Deprecated: Assigning the return value of new by reference is deprecated in /home/dixcom/ on line 512

Deprecated: Assigning the return value of new by reference is deprecated in /home/dixcom/ on line 527

Deprecated: Assigning the return value of new by reference is deprecated in /home/dixcom/ on line 534

Deprecated: Assigning the return value of new by reference is deprecated in /home/dixcom/ on line 570

Deprecated: Assigning the return value of new by reference is deprecated in /home/dixcom/ on line 103
» Rooftop fishin’

Family life 25 Oct 2012 06:57 am

Rooftop fishin’

Less than two weeks before Halloween and I was facing my fear of heights to fish a bag of poop off the neighbor’s roof.

I wish I could say I was a Good Samaritan, that the nice couple next door had reached out in need because hooligans had taken the “trick” part of “trick or treat” to heart.

But I can’t, because I threw the poop up there myself.

Before I go further, let me explain that I’m not the world’s best neighbor. Living next to Chris Schillig doesn’t exactly guarantee property values will drop, but it is a sign that you should contact a real estate agent soon.

You know the neighbor who obsesses over his lawn and shrubs, trimming and pruning to surgical precision, using a leaf blower the way a holy man might wield a crucifix, covering porch railings and mailbox with fresh coats of paint every spring whether they need it or not?

Well, I’m not that neighbor.

My sole goal for mowing is to set a new PR each time I pull the cord. My idea of weeding is to run that same mower through the flower beds, as long as it doesn’t detract from my overall time. I consider Mother Nature to be the best leaf blower, especially when she shuffles fall’s foliage out of my yard and into somebody else’s. The one time I tried my hand with a paintbrush, I stopped mid-stroke and hired somebody else — the cheapest somebody else I could find — to finish the job.

In other words, I’m less Ward Cleaver and more Homer Simpson.

But I do have standards, lax though they may be — weeds in the crack of the hypothetical sidewalk that even I refuse to cross. And tossing feces on the neighbor’s roof definitely is on the wrong side of that line.

Not that I intentionally threw the poop there, of course.

See, while I am in other regards a neighbor to be avoided, if not outright abhorred, in one regard I am the picture of fastidiousness: cleaning up after my dog.

Whenever I walk him, I take an ample supply of doggie bags, and not the kind they give you in restaurants. Wherever and whenever my pooch squats, I am there, usually with plastic Walmart sack in hand, plucking every last trace of steaming doggie DNA from the frosty autumn grass.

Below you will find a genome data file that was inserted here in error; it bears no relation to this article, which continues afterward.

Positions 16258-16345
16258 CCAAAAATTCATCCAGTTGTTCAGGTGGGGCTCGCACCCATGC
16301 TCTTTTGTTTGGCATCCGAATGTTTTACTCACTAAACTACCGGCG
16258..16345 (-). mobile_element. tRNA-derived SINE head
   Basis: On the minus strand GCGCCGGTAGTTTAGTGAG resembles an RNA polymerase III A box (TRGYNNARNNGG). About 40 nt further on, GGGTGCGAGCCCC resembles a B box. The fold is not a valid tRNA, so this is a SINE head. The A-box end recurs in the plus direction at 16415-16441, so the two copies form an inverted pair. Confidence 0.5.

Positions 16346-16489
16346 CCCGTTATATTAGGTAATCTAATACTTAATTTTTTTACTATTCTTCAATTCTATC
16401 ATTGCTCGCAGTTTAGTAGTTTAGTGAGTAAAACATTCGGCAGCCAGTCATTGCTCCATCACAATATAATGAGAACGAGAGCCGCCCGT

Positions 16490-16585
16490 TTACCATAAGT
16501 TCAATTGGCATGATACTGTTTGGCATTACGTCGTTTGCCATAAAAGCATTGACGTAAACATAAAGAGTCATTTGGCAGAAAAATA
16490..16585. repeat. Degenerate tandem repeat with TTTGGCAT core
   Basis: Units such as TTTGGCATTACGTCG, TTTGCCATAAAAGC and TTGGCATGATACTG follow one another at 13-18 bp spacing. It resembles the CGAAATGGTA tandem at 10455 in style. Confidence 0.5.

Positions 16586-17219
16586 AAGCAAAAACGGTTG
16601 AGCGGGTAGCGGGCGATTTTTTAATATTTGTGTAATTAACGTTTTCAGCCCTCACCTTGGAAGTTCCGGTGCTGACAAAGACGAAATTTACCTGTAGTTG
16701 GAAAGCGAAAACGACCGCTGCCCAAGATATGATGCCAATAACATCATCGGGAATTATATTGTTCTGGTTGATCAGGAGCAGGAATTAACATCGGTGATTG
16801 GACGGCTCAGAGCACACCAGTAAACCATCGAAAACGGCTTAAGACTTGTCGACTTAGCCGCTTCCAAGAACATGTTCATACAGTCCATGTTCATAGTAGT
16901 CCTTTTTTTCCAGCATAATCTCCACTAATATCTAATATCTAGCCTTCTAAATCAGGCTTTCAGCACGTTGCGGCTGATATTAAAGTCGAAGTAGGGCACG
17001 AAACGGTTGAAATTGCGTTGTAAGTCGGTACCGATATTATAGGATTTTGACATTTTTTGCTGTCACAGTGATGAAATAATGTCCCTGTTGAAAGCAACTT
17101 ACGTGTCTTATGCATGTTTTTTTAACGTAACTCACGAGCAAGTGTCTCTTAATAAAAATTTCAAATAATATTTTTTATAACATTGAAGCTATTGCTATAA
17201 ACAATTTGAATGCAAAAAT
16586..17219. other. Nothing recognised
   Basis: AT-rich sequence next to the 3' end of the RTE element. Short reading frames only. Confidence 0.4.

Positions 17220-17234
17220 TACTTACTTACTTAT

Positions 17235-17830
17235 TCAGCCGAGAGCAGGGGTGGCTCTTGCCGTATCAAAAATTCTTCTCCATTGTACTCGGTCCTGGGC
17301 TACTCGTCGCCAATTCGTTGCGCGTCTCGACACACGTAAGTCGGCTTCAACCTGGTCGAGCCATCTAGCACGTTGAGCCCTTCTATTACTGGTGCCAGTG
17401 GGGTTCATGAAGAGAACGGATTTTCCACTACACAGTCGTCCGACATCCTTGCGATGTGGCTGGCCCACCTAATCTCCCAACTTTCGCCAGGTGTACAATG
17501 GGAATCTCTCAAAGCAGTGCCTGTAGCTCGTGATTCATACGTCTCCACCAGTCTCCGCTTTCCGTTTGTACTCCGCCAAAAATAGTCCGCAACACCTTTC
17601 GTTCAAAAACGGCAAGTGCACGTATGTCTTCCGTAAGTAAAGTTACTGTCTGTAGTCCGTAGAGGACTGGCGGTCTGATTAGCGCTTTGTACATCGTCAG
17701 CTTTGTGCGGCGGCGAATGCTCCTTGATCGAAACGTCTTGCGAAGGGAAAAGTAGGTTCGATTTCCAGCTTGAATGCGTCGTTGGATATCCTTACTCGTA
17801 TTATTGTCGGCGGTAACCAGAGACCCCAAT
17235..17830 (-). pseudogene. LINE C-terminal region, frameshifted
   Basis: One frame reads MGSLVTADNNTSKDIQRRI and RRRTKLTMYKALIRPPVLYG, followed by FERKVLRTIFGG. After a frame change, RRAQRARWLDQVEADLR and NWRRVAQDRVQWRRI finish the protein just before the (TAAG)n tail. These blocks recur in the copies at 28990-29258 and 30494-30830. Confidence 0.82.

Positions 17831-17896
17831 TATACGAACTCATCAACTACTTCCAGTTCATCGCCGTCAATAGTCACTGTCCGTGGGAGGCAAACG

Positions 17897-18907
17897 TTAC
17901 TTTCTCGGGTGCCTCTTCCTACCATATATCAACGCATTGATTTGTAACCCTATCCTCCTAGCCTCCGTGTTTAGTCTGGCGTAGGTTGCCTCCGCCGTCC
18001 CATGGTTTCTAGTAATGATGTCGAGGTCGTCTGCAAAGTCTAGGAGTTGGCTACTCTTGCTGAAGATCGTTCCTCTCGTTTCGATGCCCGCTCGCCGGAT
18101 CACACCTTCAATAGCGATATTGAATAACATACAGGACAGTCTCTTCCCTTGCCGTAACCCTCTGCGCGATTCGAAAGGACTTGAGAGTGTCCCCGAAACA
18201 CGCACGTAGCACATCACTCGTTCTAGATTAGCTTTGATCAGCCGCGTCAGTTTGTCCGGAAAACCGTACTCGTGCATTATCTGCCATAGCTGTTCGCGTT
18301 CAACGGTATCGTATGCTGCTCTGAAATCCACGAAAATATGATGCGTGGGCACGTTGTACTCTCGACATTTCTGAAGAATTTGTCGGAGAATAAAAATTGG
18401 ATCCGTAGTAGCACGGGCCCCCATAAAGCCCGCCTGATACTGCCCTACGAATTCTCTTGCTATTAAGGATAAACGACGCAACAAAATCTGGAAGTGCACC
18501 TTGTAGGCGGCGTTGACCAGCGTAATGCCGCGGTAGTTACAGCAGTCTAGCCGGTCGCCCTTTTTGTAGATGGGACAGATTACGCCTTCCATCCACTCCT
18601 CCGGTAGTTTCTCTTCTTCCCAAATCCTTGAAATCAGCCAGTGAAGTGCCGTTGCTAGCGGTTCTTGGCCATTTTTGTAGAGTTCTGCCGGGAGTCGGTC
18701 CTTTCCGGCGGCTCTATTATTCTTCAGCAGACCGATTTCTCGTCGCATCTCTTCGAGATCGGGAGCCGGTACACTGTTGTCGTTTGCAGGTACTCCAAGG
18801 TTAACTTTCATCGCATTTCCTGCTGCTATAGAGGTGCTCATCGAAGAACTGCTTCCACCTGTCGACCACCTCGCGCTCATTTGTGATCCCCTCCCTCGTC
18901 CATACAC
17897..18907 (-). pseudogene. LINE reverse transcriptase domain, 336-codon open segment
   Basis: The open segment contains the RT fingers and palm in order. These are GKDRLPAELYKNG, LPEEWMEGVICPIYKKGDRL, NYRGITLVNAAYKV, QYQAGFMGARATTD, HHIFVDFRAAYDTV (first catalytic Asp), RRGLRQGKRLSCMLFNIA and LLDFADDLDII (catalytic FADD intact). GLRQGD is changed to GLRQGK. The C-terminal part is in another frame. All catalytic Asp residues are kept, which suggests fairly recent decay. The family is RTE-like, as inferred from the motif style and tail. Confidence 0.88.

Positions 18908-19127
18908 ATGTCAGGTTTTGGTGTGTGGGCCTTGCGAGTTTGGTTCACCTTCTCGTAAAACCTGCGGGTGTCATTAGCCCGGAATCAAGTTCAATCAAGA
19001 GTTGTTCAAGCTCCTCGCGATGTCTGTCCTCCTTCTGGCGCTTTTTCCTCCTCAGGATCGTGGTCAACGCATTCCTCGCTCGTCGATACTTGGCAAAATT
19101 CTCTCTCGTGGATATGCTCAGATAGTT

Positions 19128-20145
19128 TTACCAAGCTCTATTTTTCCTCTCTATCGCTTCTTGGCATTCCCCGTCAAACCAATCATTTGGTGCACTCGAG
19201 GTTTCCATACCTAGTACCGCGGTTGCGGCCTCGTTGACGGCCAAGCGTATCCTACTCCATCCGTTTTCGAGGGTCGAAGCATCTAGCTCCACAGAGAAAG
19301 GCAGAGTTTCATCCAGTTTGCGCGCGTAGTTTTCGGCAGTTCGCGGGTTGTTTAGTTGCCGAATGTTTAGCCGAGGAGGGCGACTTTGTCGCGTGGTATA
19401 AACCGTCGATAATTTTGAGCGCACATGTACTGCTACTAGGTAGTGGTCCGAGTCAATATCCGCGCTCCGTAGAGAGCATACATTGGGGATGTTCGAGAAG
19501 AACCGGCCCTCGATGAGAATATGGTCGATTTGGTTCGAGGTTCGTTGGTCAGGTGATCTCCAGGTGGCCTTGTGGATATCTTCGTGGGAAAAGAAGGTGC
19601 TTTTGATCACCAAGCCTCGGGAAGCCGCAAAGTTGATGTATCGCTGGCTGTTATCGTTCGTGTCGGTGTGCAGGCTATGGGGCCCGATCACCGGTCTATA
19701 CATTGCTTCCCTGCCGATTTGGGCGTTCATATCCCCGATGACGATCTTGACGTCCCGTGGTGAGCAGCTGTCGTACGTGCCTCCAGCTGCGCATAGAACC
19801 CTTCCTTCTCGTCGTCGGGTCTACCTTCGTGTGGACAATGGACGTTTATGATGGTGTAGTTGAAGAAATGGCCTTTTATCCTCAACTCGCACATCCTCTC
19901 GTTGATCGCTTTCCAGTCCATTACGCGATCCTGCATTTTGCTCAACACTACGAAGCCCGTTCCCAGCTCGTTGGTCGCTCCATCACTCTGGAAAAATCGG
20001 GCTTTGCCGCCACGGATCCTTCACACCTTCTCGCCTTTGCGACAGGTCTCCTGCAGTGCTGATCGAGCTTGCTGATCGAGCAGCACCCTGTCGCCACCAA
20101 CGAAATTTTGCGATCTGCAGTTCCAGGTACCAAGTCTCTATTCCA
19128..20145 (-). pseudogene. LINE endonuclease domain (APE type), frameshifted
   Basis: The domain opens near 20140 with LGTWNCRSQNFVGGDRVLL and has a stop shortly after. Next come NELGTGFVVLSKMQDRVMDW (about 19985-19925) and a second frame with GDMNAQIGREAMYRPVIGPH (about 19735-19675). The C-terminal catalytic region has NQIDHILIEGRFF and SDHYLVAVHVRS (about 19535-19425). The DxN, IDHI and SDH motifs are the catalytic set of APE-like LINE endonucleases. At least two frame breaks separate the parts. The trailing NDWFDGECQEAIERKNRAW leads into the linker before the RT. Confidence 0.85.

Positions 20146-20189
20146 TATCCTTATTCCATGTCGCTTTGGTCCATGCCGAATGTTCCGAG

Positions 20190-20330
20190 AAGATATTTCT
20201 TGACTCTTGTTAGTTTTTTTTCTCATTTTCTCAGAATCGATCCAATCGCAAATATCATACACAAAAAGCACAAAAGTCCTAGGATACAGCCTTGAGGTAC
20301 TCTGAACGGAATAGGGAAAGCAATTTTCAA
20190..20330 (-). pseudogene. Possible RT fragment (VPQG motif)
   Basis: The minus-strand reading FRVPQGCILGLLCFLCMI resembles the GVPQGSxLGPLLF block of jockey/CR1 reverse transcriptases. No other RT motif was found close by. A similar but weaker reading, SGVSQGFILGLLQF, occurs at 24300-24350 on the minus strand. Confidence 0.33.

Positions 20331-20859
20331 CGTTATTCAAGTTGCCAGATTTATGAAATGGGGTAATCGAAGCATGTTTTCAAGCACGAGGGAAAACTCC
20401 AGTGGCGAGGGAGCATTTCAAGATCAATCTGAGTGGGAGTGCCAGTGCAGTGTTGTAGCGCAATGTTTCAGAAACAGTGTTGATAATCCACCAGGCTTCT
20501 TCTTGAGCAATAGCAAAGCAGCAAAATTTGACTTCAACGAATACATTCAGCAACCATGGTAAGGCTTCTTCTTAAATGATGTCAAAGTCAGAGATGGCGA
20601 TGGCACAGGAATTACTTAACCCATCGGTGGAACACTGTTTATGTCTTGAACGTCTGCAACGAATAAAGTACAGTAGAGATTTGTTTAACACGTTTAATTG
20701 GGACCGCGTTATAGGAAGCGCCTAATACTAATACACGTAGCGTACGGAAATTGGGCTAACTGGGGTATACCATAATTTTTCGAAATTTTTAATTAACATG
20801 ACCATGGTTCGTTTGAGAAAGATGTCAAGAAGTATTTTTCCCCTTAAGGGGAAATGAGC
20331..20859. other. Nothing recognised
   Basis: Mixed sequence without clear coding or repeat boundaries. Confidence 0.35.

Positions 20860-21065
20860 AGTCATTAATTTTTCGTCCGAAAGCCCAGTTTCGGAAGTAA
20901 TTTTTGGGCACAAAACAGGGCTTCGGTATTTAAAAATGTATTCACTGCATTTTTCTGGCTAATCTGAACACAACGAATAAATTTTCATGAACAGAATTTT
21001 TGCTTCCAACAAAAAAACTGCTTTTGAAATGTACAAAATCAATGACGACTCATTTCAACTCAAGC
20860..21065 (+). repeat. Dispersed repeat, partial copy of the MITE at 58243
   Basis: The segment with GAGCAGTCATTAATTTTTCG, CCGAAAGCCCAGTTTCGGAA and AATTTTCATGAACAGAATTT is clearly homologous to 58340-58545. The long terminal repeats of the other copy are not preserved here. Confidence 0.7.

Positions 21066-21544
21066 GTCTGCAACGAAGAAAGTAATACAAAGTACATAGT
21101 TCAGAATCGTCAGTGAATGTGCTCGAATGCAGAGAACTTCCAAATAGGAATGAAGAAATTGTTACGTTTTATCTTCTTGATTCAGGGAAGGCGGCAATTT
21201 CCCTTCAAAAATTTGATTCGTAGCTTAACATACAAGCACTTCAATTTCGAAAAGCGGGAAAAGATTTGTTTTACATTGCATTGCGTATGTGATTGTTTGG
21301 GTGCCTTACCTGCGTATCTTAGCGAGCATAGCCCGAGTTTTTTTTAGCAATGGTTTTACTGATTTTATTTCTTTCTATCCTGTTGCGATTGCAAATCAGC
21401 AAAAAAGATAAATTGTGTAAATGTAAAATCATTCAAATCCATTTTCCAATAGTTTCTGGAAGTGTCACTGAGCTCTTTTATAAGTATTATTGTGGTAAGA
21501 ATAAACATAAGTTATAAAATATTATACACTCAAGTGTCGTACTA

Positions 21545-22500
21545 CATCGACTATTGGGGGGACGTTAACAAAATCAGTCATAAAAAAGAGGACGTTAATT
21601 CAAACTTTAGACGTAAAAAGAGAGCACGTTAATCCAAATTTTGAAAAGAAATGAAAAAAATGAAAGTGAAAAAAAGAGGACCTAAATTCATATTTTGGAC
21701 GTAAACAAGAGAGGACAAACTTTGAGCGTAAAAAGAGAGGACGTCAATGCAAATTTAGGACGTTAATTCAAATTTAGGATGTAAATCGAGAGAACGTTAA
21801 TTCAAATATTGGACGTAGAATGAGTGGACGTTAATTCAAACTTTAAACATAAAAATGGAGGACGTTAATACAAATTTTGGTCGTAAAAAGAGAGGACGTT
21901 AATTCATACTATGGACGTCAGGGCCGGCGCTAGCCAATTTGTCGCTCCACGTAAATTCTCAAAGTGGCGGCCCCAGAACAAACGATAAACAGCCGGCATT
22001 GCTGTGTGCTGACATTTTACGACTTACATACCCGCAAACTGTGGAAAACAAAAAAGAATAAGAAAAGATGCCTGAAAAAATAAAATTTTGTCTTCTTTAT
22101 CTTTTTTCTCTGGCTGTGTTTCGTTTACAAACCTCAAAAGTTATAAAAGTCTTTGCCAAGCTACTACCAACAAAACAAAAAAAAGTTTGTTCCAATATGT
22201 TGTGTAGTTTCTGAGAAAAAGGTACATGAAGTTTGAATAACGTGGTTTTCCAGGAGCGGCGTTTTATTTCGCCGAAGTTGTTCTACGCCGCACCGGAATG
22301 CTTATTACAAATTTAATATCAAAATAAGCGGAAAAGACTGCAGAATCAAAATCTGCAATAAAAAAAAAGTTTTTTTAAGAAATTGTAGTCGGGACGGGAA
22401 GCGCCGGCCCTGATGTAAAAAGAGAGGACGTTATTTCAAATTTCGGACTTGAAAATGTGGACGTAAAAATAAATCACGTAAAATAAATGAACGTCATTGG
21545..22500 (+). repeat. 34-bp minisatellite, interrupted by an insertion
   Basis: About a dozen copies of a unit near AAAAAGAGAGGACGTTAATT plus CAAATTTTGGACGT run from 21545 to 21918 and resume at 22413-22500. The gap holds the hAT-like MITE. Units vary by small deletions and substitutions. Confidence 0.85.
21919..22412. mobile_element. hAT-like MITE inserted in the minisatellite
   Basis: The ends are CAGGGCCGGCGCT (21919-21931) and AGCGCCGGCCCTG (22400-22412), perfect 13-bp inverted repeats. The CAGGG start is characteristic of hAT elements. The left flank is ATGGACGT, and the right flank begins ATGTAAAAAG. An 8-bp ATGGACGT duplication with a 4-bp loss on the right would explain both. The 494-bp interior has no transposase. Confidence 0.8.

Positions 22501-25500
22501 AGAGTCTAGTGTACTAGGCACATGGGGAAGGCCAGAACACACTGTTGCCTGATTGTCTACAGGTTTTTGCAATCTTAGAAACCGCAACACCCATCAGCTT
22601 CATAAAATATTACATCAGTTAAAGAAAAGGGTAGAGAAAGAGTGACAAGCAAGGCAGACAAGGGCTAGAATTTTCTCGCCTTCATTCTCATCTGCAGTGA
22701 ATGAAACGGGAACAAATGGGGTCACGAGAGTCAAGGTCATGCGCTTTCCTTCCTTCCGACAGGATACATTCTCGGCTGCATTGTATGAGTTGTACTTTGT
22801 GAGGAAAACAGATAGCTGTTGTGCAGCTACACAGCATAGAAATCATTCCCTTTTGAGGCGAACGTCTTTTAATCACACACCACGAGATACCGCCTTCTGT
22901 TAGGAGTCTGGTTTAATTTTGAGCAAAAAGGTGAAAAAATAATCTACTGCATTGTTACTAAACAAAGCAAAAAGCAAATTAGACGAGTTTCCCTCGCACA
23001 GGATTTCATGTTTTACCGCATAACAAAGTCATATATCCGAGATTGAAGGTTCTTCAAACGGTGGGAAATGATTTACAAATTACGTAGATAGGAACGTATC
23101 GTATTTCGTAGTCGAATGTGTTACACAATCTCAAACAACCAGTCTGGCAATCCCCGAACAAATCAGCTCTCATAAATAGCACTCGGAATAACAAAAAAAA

The problem is that I fancy myself a major-league pitcher. When I return home, I stand at the end of the driveway, between my neighbor’s house and mine, and hurl the bag of poop toward my detached garage, aiming for the garbage can.

Usually, I miss the target. Bags often carom off the backyard fence, the side of the house and my wife’s car.

But on one memorable Thursday night, the dog jerked his leash as I went into the windup and the bag did not shoot down the drive toward friendly-fire targets, but rather up, up, up into the air and splat! onto the neighbor’s roof.

It was awfully dark that night, so inky black that I wasn’t certain where the bag had landed. But I hadn’t thrown it high enough to escape the atmosphere and enter orbit, and it hadn’t come back down, so I suspected the worst.

(Actually, the worst would have been through their living room window and into their laps as they watched TV, but still …)

For one moment, I considered slinking inside the house and pretending like I hadn’t violated a social norm bigger than Antarctica.

And actually, that’s just what I did.

But then my conscience kicked in, and I knew I would have to confess.

So that’s how, one day later, I ended up balanced precariously on a ladder, using a broomstick to bridge the gap between the top of the highest rung and the offensive bag of feces.

It was a growth experience in many ways. Halloween should be all about facing your fears — whether a fear of social embarrassment or a fear of heights.

For me, the first was much worse than the second. Not only did I have to confess to my neighbor that I’d thrown a steaming bag of crap on his roof, but because I’m the kind of neighbor who isn’t the least bit handy, I also had to borrow his ladder to get it down.

@cschillig on Twitter

Originally published Oct. 25, 2012, in The Alliance Review.

Trackback This Post | Subscribe to the comments through RSS Feed

Leave a Reply